Three-item index is psychometrically valid, responsive to symptom severity
MONDAY, Nov. 23, 2015 (HealthDay News) — The Bowel Function Index (BFI) is a simple assessment tool for opioid-induced constipation, which is responsive to changes in symptom severity and has a threshold indicating constipation, according to consensus recommendations published online Nov. 19 in Pain Medicine.
Charles E. Argoff, M.D., from the Albany Medical Center in New York, and colleagues reviewed the literature relating to assessment methods used for opioid-induced constipation and utilized the nominal group technique to reach consensus on each objective. The following five assessment tools were evaluated: the Patient Assessment of Constipation-Symptoms (PAC-SYM), Patient Assessment of Constipation-Quality of Life (PAC-QOL), Stool Symptom Screener (SSS), Bowel Function Index (BFI), and Bowel Function Diary (BF-Diary).
The researchers found that the shortest tools were the three-item BFI and the four-item SSS, both of which were clinician administered. The BFI and 12-item PAC-SYM were most commonly used in published trials. In opioid-induced constipation, the 11-item BF-diary was highly relevant, and was developed and validated in accordance with U.S. Food and Drug Administration guidelines. The complex scoring for this tool and for the SSS, PAC-SYM, and 28-item PAC-QOL may render them impractical in clinical practice. The BFI was psychometrically validated and responsive to changes in symptom severity, with high scores indicative of greater severity. Scores above 28.8 points were indicative of constipation.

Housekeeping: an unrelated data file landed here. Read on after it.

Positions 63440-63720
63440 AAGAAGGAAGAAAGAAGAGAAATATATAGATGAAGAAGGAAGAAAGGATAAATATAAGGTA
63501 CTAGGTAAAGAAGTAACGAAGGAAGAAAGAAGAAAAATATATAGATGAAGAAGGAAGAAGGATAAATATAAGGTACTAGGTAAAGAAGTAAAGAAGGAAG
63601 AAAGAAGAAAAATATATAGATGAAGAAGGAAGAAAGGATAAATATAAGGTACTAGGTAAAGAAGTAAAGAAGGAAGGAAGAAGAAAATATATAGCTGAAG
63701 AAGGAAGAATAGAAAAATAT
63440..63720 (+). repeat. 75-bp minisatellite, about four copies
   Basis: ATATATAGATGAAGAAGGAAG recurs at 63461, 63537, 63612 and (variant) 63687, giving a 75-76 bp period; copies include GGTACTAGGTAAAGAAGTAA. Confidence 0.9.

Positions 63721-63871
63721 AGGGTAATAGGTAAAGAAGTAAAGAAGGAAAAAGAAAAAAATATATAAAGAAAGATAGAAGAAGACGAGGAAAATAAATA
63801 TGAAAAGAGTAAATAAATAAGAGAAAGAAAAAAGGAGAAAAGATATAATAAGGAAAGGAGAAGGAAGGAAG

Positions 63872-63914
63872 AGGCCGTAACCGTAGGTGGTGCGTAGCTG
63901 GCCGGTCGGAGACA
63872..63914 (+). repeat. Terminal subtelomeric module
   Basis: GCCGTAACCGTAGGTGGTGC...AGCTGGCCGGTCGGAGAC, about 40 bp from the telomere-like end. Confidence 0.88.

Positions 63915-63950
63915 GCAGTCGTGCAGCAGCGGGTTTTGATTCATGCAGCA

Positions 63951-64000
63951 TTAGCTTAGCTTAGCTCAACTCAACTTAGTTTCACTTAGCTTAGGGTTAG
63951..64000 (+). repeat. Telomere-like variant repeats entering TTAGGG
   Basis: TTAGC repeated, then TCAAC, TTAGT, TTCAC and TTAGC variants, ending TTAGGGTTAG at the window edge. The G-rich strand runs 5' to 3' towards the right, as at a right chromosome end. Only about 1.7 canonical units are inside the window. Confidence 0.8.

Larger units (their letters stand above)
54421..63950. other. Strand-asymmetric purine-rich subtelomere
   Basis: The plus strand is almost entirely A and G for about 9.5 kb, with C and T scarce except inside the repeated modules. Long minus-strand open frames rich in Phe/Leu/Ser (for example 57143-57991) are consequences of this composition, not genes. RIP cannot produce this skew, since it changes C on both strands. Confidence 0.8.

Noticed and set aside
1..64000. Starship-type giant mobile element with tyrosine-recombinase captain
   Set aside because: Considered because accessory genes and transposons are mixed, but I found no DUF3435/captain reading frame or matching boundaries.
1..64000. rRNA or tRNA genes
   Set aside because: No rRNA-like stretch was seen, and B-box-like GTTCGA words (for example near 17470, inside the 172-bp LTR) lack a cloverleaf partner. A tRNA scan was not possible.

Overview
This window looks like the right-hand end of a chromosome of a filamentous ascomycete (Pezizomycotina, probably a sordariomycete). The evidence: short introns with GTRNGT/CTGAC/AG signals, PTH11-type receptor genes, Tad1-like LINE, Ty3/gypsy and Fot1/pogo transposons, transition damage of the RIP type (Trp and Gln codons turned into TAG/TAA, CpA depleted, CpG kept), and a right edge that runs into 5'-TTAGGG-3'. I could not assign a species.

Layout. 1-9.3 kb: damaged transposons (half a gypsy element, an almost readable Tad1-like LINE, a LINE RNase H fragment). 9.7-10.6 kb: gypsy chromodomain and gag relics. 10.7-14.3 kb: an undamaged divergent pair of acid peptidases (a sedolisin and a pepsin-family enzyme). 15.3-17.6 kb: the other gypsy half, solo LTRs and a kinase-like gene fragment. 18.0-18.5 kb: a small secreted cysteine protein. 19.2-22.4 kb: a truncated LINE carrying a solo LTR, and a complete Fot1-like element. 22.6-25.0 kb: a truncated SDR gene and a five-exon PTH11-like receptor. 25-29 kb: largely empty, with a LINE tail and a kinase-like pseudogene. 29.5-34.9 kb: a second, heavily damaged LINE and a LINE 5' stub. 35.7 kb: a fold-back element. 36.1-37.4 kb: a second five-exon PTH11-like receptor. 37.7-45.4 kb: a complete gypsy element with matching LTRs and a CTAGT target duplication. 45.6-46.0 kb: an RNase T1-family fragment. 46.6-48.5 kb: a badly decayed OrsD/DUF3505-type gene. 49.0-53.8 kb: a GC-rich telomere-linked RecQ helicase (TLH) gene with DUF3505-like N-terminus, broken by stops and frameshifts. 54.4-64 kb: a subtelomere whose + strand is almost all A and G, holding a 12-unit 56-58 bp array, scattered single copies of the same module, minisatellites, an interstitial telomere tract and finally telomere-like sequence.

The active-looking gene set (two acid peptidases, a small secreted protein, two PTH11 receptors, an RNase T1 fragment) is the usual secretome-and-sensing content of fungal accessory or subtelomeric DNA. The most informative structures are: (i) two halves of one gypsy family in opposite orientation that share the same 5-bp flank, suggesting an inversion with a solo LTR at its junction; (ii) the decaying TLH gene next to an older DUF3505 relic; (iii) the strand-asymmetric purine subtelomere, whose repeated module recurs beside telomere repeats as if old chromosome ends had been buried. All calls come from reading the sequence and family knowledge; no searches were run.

“The BFI is a simple assessment tool with a validated threshold of clinically significant constipation,” the authors write.
Several authors disclosed financial ties to the pharmaceutical industry; the study was partially funded by pharmaceutical companies and a health care communications company.
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